In 1967 when he started as editor of The Sunday Times, Evans pursued the thalidomide campaign and sought to know why there had been no public inquiry into the issue, yet thalidomide had been withdrawn in 1961.
The then health minister Enoch Powell, who Evans describes as a ‘brilliant man without a heart’, refused to allow a public inquiry. Powell’s stance forced parents of victims to sue Distillers and Chemie Grunenthal for negligence, which the corporates vigorously contested.
But Evans team could not cover the court case. "When we tried to expose the plight of the thalidomide children - some without arms or legs, some born just trunks – they had been denied compensation for ten years. Why wasn't there a huge national scandal about it? Why? Because we in the press weren't allowed to comment on a case before the courts."
So he decided to focus on Distillers’ greed and lack of morals and published photographs of victims. The public backed his calls to boycott the company’s beverages. This forced Distillers to increase compensation for victims from £3.3 million to £20 million.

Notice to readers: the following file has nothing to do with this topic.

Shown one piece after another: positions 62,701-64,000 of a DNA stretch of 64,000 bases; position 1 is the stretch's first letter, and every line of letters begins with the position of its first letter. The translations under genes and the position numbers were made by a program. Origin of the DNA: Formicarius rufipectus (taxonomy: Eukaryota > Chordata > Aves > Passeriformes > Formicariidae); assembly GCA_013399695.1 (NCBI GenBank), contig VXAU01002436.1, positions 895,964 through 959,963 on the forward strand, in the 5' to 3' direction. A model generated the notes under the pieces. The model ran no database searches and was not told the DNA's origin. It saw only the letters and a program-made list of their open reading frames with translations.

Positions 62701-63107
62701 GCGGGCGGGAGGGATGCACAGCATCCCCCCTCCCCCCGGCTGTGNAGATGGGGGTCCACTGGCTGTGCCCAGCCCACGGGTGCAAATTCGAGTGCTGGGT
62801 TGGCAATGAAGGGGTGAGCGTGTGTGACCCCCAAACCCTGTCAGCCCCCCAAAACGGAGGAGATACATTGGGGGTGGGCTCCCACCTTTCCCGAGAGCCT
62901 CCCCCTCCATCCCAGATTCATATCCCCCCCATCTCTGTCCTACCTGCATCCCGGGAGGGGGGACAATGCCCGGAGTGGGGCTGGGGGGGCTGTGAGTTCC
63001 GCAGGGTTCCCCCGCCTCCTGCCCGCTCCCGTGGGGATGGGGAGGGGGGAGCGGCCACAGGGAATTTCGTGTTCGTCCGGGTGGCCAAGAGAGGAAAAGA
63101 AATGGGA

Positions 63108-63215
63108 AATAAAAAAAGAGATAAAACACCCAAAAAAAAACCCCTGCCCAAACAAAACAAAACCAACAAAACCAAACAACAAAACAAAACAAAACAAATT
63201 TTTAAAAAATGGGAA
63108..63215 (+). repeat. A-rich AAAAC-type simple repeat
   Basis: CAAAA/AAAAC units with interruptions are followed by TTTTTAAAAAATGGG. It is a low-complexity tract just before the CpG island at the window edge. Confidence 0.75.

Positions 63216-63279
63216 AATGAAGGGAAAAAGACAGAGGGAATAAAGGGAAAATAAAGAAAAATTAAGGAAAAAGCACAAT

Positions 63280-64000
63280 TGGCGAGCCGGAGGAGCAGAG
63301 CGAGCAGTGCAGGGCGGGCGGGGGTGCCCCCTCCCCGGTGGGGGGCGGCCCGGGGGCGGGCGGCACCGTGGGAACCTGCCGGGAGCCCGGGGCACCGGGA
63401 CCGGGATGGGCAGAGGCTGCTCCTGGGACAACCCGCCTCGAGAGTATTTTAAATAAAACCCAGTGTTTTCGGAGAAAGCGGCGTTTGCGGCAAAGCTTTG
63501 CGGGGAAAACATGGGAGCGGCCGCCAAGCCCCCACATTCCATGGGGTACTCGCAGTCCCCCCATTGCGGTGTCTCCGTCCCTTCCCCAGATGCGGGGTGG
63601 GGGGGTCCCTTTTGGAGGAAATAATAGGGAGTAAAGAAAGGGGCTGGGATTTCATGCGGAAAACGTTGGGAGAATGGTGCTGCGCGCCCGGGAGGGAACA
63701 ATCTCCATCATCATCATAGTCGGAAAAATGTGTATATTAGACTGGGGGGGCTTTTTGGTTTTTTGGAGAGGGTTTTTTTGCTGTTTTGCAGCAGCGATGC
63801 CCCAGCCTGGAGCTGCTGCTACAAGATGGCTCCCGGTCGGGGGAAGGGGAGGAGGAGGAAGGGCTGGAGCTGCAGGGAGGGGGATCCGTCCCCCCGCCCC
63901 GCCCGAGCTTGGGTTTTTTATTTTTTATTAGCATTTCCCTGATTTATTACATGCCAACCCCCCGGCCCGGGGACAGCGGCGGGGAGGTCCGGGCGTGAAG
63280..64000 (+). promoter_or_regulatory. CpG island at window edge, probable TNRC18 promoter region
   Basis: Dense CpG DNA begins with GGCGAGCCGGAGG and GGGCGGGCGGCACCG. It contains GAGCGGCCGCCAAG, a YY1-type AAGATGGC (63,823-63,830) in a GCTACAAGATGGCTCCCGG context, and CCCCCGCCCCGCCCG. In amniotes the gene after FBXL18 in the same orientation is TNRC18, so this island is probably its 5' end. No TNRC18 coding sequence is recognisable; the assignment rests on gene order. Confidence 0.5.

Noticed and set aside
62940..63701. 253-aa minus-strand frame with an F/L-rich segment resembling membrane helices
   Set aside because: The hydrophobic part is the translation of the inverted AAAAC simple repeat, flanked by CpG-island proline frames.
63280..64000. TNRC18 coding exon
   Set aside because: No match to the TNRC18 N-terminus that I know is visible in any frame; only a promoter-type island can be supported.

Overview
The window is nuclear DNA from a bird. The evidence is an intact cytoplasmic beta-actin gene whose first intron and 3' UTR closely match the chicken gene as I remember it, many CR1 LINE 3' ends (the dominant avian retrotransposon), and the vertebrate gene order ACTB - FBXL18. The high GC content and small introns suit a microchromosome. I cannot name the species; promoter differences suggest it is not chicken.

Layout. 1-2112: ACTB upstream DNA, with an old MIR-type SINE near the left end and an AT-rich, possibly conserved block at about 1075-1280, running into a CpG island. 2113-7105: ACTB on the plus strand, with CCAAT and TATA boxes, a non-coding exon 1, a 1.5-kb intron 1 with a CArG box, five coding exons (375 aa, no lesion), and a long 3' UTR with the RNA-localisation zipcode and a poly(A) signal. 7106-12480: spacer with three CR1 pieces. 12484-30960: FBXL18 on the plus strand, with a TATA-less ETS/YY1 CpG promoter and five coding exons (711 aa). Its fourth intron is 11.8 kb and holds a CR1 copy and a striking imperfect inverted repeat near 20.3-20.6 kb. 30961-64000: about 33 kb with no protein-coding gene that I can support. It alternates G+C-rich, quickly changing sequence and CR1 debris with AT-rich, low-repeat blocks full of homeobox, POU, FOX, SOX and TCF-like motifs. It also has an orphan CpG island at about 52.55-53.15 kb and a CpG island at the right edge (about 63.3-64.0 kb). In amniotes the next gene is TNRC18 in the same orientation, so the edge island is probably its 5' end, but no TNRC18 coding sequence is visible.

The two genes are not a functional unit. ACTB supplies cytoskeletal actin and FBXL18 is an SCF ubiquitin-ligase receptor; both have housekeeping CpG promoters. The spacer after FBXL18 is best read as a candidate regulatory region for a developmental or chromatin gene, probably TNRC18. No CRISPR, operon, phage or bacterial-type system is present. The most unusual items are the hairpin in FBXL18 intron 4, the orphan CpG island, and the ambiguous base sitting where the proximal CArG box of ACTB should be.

Miffed, the government engaged Evans in a legal tussle, which finally landed before the European Court of Human Rights. His triumph in the international court forced the British government to change the contempt laws.
There was an ethical issue in the thalidomide campaign involving the buying of information aka ‘chequebook journalism’, which Evans justifies in the film, saying the publics’ interest to know the truth was paramount.
The newspaper paid two sources for information - Henning Elof Sjöström, a lawyer who had represented Swedish thalidomide victims and had access to documents seized from Chemie Grunthenal, and Dr. Montagu Phillips, a consulting pharmacologist who had been engaged as a professional adviser by lawyers representing British families.
"We didn't stand a chance without that guy [Harold Evans]”, says the mother of one thalidomide victim in the film. “But the bigger they are, the harder they fall."
Asked in 2009 about the future of journalism, Evans said; “I think a certain commitment to the public good has vanished in the race for circulation… The kind of investigative journalism, which I think is the absolute essence, is in danger and, in fact, in many places has vanished.”
The Morris’ award-winning documentary will be dramatised as a major feature film by Hollywood movie producers, The Weinstein Company.